Billy Was A Strange Boy
The lady invited Billy to sit on a plastic covered couch. She sat in a clothe recliner. It was a neatly arranged home with many old mementos and family pictures.
“What did you say your name was?” She said.
“Billy Smith,” Billy said. “and yours.”
“Ruth,” she said. “My husband’s name is Cy. He’s resting right now.”
“Is your husband well?” Billy said.
“No,” Ruth said. “It was nice of you to ask.” She forced a smile. “But that’s not why you’re here.”
“No, Ruth,” Billy said. “I’m only here for what I stated.”
“There was a murder here,” Ruth said. “At least that’s what I call it and so did everybody else, but there was no proof of a murder.”
“Did it involve someone named Smith?” Billy asked.
“Yes,” Ruth said.
“What happened?” Billy said.
“You are the young man that lived there aren’t you?” Ruth said.
“I suppose I am,” Billy said.
“And you don’t remember?” Ruth said.
“No,” Billy said. “It seems I have blocked several tragedies from my mind. This happens to be one of them. I know that something terrible must have happened over there. If I know what happened it may help me find out who I really am.”
“You were a quiet young man,” Ruth said. “You mowed lawns and had a paper route. You were strange. I hope that doesn’t offend you.”
“No, ma’am,” Billy said, “at least I was something, even if strange.”
“Who were my parents?” Billy said.
“Their names were Howard and Marcel Smith,” Ruth said.
“Did you know them well?” Billy said.
“We socialized with them,” Ruth said.
“So they were friends?” Billy said.
“Yes,” Ruth said.
“Close friends?” Billy said.
“Sort of off and on,” Ruth said. “They were strange.”
“How do you mean that?” Billy said.
“Just as we were getting close they would suddenly pull away,” Ruth said.
“Why do you think that was?” Billy said.
“We had a girl your age,” Ruth smiled. “She was pretty and we always talked about how wonderful it would be if you two married when you grew up. It was all in fun, nothing serious. So I would tell things about…”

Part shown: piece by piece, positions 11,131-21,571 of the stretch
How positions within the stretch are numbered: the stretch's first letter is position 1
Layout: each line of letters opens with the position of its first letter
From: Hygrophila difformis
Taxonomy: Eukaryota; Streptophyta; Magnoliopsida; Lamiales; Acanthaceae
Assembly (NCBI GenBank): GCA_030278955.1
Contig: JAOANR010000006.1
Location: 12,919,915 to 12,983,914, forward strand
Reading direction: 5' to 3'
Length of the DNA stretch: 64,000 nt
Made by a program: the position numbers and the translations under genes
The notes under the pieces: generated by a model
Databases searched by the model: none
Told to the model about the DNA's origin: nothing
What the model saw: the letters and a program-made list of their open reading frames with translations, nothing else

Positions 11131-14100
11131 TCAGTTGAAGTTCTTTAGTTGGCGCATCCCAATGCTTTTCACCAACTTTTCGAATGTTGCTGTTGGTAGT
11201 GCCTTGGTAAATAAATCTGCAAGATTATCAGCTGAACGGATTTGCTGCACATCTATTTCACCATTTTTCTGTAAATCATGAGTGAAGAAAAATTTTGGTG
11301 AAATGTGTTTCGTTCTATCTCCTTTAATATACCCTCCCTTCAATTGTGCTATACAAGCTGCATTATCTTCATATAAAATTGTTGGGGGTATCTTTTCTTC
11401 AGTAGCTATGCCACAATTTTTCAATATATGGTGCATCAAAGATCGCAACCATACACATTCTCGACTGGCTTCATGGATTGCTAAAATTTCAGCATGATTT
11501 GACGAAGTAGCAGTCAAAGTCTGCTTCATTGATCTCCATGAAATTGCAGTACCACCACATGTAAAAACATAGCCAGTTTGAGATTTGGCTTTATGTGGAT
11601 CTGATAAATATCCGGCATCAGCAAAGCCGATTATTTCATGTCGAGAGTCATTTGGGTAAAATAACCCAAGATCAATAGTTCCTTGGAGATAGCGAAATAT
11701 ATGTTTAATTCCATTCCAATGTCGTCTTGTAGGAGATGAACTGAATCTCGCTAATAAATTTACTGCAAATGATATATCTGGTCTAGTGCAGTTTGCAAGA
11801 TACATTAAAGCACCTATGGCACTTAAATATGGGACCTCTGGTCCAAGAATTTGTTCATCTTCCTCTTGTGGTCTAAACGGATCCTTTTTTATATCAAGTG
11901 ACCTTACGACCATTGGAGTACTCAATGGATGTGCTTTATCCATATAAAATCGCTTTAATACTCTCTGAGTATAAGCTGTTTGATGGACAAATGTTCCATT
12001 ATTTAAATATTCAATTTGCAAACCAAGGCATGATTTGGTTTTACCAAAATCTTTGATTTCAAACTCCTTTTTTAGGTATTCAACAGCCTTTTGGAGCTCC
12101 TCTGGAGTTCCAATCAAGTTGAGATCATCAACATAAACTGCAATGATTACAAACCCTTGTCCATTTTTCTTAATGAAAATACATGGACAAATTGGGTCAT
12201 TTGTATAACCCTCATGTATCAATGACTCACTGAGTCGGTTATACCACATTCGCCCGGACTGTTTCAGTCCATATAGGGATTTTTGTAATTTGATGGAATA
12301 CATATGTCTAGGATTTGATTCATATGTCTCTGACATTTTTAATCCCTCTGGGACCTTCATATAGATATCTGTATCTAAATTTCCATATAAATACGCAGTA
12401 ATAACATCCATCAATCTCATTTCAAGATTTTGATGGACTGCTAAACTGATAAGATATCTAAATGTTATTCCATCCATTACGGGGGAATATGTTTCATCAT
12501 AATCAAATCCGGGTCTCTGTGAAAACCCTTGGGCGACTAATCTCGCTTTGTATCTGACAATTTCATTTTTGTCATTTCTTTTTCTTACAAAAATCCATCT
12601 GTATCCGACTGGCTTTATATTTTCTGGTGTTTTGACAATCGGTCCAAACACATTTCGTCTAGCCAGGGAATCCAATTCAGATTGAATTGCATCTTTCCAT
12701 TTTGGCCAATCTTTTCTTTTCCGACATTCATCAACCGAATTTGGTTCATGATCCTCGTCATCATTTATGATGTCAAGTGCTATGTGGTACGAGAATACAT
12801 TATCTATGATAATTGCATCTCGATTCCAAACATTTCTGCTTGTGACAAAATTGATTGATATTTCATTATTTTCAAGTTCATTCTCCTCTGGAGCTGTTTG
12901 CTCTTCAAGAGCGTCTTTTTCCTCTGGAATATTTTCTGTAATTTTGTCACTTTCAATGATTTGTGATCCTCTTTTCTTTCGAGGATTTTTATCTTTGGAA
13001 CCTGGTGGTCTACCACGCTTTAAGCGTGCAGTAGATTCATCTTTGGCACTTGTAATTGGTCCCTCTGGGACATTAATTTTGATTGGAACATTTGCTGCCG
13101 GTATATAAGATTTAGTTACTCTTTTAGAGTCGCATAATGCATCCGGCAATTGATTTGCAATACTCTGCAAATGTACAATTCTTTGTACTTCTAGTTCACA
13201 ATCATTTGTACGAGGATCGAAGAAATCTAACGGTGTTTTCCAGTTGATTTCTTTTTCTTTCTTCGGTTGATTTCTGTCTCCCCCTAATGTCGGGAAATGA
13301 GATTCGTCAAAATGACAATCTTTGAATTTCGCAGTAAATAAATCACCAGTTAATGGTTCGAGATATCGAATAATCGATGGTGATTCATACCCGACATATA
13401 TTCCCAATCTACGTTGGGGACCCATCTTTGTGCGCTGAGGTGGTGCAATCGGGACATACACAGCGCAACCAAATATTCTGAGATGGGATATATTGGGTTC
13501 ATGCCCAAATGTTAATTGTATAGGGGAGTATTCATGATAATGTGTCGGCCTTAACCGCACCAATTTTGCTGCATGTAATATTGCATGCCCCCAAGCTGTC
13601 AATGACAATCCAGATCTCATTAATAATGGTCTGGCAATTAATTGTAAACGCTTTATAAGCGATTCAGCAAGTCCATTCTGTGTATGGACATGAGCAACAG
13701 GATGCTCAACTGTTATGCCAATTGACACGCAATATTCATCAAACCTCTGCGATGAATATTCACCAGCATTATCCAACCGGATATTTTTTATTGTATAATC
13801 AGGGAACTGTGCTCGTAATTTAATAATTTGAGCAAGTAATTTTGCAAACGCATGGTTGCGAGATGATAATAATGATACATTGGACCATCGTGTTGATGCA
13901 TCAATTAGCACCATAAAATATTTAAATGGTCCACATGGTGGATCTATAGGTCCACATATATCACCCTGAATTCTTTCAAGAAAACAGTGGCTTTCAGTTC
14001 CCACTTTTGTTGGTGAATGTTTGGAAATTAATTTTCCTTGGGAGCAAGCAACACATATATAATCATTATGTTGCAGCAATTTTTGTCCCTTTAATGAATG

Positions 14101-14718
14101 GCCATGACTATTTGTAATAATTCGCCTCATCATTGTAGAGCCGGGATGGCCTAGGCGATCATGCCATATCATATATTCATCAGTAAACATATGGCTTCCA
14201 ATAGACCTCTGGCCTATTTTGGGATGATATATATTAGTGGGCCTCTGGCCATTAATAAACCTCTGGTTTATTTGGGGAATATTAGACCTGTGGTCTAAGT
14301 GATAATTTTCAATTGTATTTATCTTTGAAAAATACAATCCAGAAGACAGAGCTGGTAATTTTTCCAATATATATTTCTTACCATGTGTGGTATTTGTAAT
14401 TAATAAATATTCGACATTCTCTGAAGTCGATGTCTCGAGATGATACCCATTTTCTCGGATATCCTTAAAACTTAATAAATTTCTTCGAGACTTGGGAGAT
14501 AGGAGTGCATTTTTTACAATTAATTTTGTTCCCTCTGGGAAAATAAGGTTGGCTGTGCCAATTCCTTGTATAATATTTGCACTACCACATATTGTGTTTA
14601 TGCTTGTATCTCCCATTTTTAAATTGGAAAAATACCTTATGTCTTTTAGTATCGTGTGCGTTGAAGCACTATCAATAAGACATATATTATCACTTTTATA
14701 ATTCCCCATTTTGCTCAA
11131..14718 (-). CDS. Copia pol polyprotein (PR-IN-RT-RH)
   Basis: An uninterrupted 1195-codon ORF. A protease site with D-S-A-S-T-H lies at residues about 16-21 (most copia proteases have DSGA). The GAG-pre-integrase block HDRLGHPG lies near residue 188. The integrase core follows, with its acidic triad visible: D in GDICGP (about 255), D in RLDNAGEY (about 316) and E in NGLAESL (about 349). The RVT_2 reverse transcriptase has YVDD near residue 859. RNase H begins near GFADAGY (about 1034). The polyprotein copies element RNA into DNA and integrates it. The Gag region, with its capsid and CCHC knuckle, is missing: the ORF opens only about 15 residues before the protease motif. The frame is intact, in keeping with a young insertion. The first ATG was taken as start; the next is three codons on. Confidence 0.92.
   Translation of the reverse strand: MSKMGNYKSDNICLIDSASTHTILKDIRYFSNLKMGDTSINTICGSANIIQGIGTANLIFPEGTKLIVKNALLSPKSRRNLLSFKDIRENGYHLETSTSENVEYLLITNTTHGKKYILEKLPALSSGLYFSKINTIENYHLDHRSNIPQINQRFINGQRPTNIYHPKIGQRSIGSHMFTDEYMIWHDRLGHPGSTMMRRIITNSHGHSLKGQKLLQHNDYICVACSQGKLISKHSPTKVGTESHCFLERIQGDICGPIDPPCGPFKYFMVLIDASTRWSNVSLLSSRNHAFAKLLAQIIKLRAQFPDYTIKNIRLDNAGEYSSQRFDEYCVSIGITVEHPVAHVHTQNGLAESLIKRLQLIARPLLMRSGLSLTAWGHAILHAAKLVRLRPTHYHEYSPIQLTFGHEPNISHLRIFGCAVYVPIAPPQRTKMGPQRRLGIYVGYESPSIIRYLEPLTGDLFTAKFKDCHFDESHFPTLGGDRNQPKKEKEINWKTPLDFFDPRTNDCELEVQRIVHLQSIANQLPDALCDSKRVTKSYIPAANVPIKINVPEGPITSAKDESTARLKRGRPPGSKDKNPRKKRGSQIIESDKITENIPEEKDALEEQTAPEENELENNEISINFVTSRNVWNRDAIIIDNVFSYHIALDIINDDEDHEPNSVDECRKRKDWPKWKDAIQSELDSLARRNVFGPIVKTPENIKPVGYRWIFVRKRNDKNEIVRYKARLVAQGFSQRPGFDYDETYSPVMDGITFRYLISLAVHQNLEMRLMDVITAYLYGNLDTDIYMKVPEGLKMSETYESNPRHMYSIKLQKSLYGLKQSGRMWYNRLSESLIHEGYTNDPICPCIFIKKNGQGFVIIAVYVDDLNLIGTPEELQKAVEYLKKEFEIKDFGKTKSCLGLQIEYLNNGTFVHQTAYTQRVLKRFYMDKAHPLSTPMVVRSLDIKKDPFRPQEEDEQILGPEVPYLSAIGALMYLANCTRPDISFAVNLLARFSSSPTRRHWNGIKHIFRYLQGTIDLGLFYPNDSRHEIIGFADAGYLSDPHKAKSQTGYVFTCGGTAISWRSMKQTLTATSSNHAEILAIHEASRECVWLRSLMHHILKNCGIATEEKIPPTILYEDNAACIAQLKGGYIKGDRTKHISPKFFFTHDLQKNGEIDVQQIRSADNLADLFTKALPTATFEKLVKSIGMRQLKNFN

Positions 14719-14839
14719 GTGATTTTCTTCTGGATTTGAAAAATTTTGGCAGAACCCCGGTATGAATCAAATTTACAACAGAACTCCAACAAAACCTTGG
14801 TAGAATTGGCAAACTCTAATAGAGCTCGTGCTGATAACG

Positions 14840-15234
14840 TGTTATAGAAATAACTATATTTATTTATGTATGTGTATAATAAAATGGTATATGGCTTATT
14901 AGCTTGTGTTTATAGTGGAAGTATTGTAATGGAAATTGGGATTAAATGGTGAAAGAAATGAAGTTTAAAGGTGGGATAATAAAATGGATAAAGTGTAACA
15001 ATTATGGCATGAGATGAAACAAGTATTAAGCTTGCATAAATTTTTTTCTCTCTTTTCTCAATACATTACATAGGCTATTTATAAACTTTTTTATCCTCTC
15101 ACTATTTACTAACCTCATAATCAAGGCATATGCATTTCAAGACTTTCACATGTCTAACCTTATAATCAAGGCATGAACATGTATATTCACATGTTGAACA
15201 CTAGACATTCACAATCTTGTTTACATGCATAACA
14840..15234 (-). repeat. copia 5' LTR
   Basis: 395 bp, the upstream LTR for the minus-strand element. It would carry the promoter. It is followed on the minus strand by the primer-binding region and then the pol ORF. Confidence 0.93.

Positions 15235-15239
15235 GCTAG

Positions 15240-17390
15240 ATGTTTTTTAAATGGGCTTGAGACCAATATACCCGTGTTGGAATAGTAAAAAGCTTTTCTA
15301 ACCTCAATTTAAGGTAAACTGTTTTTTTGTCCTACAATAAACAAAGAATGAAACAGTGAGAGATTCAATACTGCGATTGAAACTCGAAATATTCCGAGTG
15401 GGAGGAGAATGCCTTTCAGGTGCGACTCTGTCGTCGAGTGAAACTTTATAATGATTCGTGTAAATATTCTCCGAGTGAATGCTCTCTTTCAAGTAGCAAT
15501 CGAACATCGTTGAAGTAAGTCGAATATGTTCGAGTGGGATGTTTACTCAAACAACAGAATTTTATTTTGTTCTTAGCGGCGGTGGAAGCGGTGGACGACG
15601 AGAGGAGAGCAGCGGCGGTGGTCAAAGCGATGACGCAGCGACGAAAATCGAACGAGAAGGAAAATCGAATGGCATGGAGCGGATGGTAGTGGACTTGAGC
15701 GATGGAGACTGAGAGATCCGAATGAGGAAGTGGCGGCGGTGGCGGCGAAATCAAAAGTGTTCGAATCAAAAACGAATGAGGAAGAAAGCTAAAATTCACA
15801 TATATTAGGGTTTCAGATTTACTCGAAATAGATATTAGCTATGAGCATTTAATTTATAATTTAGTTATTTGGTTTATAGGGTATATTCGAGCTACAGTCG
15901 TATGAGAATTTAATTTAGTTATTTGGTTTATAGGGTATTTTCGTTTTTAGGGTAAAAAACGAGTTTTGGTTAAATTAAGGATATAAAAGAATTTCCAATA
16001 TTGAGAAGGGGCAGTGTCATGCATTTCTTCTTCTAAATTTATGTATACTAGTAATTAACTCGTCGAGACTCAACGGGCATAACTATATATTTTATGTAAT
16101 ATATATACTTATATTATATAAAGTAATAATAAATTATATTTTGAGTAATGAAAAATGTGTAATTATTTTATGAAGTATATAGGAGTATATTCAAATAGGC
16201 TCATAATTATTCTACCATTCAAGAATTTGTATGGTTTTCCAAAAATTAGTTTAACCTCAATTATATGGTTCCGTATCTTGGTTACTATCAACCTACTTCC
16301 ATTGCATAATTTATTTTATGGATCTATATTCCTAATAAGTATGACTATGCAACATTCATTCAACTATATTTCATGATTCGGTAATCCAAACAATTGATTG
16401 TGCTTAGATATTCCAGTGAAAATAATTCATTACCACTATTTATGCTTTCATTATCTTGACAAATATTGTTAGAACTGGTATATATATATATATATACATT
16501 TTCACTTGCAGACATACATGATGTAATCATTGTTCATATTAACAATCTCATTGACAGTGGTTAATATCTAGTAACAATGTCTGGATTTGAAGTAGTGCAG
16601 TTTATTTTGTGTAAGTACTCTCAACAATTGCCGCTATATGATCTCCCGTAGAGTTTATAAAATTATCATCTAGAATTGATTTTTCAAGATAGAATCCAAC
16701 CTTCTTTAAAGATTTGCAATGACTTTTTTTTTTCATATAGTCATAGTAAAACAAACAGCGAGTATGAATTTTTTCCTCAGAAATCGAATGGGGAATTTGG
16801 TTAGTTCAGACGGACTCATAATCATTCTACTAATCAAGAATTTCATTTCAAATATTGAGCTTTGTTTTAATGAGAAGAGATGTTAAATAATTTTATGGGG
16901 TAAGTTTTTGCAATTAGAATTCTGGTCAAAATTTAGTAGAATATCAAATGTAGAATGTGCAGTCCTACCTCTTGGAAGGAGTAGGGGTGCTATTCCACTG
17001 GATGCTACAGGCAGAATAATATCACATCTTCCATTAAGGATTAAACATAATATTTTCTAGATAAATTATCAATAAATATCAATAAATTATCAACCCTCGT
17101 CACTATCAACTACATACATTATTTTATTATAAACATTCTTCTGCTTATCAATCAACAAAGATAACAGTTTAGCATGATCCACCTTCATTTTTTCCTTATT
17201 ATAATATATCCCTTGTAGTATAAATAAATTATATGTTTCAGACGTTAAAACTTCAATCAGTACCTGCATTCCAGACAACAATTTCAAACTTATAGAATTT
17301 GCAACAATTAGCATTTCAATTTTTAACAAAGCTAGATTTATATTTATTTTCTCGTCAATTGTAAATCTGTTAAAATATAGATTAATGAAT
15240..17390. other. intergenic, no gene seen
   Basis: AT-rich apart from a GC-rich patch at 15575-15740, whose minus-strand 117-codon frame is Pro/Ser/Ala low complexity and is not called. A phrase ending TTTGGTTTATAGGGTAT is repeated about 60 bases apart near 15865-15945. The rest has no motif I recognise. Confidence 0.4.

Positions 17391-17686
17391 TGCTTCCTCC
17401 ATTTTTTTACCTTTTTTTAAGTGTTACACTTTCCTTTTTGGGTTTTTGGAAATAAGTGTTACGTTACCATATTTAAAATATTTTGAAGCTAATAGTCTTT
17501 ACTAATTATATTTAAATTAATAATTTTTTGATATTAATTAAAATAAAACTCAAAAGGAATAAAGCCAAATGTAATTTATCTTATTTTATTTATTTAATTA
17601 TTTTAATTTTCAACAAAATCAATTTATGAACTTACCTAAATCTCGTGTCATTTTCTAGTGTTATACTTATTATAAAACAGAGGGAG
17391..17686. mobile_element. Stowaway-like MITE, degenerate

“Alicia,” Billy interrupted.
“Yes!” Ruth said. “You remember her.”
“The name popped into my thoughts,” Billy said. “That’s it. Do you have a photo of her at let’s say 14?”
“There was no 14 for Alicia,” Ruth said.
“What happened? Billy said
“I will not tell you,” Ruth said.
“Did I have anything to do with it,” Billy said fearfully.
“No, Billy,” Ruth said. “I will tell you this, you and your mother departed without a trace.”
“Do you know where my mother is?” Billy said. “Is she alive.”
“California is a big state, Billy,“ Ruth said. “People can get lost. There’s a Mobil home park in Vinton, lot 3.”
“How do you know where she lives?” Billy said. “My husband was an insurance investigator. He is very resourceful. A week before you and your mother disappeared she had a car accident. She was supposed to receive a settlement. She originally moved to Auburn, Sacramento, Yuba City and finally Vinton. After she reached Auburn she contacted the insurance company to have the check sent to her. She‘s been easy to follow from there.”
“I’m sorry for your loss of Alicia,” Billy said.
“Thank you, Billy,” Ruth said. “I’m so glad to see you. I often wondered about you.”
“Thank you, Ma’am,” Billy said.
“You best go now,” Ruth said. “She is in bad health, cigarettes. And by the way, her name is now, Liz Gentry.”
Billy smiled and stood. “Thank you, ma’am.” He slowly walked toward the door. He pondered and turned to Ruth. “How did Alicia die?”
“That’s for another time,” Ruth said. “Not right now.”
Billy smiled. Ruth held the door. Billy patted her hand that rested on the door knob. “How was I strange.”
“You had a secret,” Ruth said. “People who hold secrets are holding a heavy load. You always acted like you were holding something too heavy to carry, but too afraid to share.”